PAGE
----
It's important for parliamentarians and Canadians to look at federal finances through a wide lens, Page said.
The Liberals have defended their deficit and debt spending by saying that when measured against a growing economy and other G7 countries, Canada looks pretty good.
The debt-to-gross-domestic-product (GDP) ratio is 30.4 per cent and projected to decline to 28.4 per cent in 2022-23.
"The government is trying to get us to focus on the best possible numbers," Page said. "You need to look at [the] fuller picture."
He emphasized it's neither wrong nor misleading to present accrual figures. But looking at the data only through that prism assumes Canada would sell off assets in a financial crisis.
"Not all of the financial assets can be used," he said. "If we were like Greece or Ireland and something hit, we can't just pull money out of pension plans and other things and say, 'Here's our cash.'"
CBC News asked for an interview with Morneau, but the offer was declined.
Finance officials responded via email and said the market debt figure presents only half of the fiscal story.
"Canada has the best balance sheet in the G7, and that advantage is getting better all the time," said Dan Lauzon, Morneau's director of communications.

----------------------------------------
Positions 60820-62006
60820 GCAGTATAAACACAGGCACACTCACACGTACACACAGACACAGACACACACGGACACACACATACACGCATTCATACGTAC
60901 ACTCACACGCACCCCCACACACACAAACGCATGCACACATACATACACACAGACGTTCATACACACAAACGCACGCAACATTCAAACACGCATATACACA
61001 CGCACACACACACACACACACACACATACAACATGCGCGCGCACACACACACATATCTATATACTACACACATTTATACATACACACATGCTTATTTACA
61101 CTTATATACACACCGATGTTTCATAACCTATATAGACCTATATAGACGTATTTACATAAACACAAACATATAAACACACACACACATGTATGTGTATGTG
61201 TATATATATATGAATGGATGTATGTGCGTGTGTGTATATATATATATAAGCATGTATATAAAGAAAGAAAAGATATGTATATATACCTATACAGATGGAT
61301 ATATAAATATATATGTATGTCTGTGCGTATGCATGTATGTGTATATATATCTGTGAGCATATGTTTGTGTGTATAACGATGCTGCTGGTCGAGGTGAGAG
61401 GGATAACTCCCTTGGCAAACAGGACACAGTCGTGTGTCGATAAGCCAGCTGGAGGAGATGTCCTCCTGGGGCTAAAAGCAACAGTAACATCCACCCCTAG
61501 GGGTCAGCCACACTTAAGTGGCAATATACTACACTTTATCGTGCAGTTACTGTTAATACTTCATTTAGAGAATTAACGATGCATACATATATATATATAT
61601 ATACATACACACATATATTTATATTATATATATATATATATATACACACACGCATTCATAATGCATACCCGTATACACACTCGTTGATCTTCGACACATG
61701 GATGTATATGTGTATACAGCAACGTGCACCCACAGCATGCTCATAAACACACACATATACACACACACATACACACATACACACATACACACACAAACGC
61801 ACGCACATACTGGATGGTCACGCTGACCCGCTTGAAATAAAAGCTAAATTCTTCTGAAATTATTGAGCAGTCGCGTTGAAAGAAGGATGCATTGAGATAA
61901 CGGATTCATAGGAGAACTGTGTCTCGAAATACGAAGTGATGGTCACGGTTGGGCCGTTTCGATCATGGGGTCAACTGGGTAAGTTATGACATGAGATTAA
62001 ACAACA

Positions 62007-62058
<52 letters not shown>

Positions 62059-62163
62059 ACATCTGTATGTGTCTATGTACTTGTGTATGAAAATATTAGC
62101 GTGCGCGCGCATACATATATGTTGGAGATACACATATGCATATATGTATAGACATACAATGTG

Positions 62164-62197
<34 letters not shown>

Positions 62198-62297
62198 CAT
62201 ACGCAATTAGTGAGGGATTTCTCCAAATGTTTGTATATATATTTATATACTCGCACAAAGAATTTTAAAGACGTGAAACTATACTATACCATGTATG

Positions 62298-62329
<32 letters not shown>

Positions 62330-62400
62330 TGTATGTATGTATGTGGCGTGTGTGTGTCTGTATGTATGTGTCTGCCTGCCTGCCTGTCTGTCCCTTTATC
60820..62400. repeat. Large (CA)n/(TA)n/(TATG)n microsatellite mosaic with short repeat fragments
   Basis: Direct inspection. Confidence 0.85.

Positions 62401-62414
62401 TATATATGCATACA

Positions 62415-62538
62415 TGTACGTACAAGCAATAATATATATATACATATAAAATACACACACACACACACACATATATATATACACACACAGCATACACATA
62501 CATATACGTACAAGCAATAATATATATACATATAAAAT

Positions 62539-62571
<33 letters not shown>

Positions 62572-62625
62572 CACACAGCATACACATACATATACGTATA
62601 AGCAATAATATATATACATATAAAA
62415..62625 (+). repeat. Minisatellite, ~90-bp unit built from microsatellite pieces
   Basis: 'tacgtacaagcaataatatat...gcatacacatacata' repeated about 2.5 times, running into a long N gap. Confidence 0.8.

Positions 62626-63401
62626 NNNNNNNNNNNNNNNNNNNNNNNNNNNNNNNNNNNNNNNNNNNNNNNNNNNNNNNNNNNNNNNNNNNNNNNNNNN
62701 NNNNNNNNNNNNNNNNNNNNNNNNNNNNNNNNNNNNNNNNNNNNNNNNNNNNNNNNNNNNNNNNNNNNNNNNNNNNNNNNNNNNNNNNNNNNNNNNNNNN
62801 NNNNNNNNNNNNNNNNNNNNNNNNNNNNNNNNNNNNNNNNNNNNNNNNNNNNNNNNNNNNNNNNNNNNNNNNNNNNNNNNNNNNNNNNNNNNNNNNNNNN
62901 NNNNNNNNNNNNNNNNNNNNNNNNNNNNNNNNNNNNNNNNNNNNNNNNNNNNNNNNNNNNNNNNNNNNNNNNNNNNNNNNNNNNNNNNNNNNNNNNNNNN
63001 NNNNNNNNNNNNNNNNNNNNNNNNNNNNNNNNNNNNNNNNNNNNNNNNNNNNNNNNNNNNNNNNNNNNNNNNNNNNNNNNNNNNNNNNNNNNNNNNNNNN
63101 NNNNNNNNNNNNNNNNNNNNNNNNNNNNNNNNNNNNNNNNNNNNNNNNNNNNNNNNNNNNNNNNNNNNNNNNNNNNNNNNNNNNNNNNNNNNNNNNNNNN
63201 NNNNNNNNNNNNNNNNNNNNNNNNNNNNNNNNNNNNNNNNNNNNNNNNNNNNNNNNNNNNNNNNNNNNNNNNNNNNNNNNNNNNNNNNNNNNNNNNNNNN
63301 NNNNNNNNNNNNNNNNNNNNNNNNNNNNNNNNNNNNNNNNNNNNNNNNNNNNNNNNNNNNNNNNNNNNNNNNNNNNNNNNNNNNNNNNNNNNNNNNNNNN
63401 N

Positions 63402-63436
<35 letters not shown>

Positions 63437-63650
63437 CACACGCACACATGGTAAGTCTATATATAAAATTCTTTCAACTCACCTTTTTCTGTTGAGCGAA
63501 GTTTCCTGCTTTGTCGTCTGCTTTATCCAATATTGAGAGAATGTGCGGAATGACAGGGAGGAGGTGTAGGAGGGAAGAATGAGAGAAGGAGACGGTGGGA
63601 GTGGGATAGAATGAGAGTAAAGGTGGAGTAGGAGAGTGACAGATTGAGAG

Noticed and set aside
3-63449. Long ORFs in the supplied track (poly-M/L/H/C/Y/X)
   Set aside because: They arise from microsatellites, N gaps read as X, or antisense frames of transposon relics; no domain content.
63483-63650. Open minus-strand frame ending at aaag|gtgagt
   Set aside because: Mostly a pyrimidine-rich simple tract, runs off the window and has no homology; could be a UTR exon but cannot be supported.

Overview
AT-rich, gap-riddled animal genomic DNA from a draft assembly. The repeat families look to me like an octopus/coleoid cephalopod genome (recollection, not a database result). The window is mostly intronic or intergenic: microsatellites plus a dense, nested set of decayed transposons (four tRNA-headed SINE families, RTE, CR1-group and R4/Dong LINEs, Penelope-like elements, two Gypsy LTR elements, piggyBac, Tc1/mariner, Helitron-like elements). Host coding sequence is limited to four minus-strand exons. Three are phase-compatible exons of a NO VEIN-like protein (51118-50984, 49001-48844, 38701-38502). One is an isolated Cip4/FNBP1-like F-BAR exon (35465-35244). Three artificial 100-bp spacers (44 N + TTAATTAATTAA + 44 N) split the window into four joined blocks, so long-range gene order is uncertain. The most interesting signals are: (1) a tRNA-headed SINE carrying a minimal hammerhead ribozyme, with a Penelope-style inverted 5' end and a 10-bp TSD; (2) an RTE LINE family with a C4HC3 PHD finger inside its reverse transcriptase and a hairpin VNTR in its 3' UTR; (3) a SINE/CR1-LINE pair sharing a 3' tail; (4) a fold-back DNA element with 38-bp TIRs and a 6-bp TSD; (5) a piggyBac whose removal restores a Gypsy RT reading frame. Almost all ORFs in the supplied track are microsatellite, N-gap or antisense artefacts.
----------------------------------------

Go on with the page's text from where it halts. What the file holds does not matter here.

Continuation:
"Compared to the size and strength of the overall economy, our debt is shrinking, and on track to be in the best position we've seen in almost 40 years.
"This means we can both absorb shocks and uncertainty, and continue to invest in the things that matter to Canadians, like affordable housing, the Canada Child Benefit, and retirement security."
The market debt figures reveal an extraordinary amount of borrowing by Crown corporations, which has been going on, largely unnoticed, over the last two years.
Department of Finance figures show the debt of those agencies has risen by almost $40 billion — rising from $266.5 billion in 2015-16 to $305.7 billion in the current fiscal year.
The last time spending on Crown corporations approached that level was under Paul Martin's Liberal minority government of 2004-05.
The red ink at Crown corporations is in addition to annual budget deficits run by the Liberals since they assumed office in 2015.
The debt ceiling
The growth of the market debt is also consequential because of the largely unheralded federal Borrowing Authority Act, which came into force last November. It sets a limit on how far the federal government can go into debt. That limit is now $1.168 trillion.
On the current trajectory, it will not be long before the federal government has to go back to Parliament to increase the debt ceiling.
"That will be a good thing," Page said. "You want Parliament to have transparency on borrowing, particularly in an environment where interest rates are going up."
Federal Finance officials are adamant that Canada would not face the same kind of gridlock and government shutdown that has plagued Washington. Unlike the case in the U.S., the federal cabinet in Ottawa has the power to borrow on the line of credit to refinance government debt and interest payments.
"This flexibility helps avoid risk of debt default, which can occur in other jurisdictions with a debt ceiling," the department said in an email statement.